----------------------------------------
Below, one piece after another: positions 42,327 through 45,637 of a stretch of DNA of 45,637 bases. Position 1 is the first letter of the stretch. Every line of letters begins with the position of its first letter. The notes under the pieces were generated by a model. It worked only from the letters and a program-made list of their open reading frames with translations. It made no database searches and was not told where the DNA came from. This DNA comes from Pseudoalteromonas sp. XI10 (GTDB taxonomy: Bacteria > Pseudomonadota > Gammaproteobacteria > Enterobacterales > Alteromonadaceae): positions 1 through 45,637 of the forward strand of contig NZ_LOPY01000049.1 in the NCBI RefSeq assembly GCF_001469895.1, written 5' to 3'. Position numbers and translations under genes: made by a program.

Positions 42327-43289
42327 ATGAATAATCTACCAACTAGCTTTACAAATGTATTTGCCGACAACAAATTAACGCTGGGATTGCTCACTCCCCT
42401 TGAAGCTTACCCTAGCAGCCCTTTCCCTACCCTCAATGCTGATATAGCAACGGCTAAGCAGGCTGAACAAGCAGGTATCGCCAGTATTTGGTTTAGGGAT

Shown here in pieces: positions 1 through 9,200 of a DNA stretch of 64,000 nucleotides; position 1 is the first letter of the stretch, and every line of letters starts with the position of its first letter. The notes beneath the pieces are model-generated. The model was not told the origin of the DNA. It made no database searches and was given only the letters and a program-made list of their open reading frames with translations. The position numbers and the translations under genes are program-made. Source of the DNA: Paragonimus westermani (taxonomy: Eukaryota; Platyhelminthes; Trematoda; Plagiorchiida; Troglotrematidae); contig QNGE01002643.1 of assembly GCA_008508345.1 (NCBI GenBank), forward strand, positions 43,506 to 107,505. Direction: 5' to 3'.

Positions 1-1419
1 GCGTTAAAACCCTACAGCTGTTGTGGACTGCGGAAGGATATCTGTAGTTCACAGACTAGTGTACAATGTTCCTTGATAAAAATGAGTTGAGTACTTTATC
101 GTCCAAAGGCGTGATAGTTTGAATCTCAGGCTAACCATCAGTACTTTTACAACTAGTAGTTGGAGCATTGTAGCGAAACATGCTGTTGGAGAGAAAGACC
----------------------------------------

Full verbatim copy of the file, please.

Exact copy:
Below, one piece after another: positions 42,327 through 45,637 of a stretch of DNA of 45,637 bases. Position 1 is the first letter of the stretch. Every line of letters begins with the position of its first letter. The notes under the pieces were generated by a model. It worked only from the letters and a program-made list of their open reading frames with translations. It made no database searches and was not told where the DNA came from. This DNA comes from Pseudoalteromonas sp. XI10 (GTDB taxonomy: Bacteria > Pseudomonadota > Gammaproteobacteria > Enterobacterales > Alteromonadaceae): positions 1 through 45,637 of the forward strand of contig NZ_LOPY01000049.1 in the NCBI RefSeq assembly GCF_001469895.1, written 5' to 3'. Position numbers and translations under genes: made by a program.

Positions 42327-43289
42327 ATGAATAATCTACCAACTAGCTTTACAAATGTATTTGCCGACAACAAATTAACGCTGGGATTGCTCACTCCCCT
42401 TGAAGCTTACCCTAGCAGCCCTTTCCCTACCCTCAATGCTGATATAGCAACGGCTAAGCAGGCTGAACAAGCAGGTATCGCCAGTATTTGGTTTAGGGAT

Shown here in pieces: positions 1 through 9,200 of a DNA stretch of 64,000 nucleotides; position 1 is the first letter of the stretch, and every line of letters starts with the position of its first letter. The notes beneath the pieces are model-generated. The model was not told the origin of the DNA. It made no database searches and was given only the letters and a program-made list of their open reading frames with translations. The position numbers and the translations under genes are program-made. Source of the DNA: Paragonimus westermani (taxonomy: Eukaryota; Platyhelminthes; Trematoda; Plagiorchiida; Troglotrematidae); contig QNGE01002643.1 of assembly GCA_008508345.1 (NCBI GenBank), forward strand, positions 43,506 to 107,505. Direction: 5' to 3'.

Positions 1-1419
1 GCGTTAAAACCCTACAGCTGTTGTGGACTGCGGAAGGATATCTGTAGTTCACAGACTAGTGTACAATGTTCCTTGATAAAAATGAGTTGAGTACTTTATC
101 GTCCAAAGGCGTGATAGTTTGAATCTCAGGCTAACCATCAGTACTTTTACAACTAGTAGTTGGAGCATTGTAGCGAAACATGCTGTTGGAGAGAAAGACC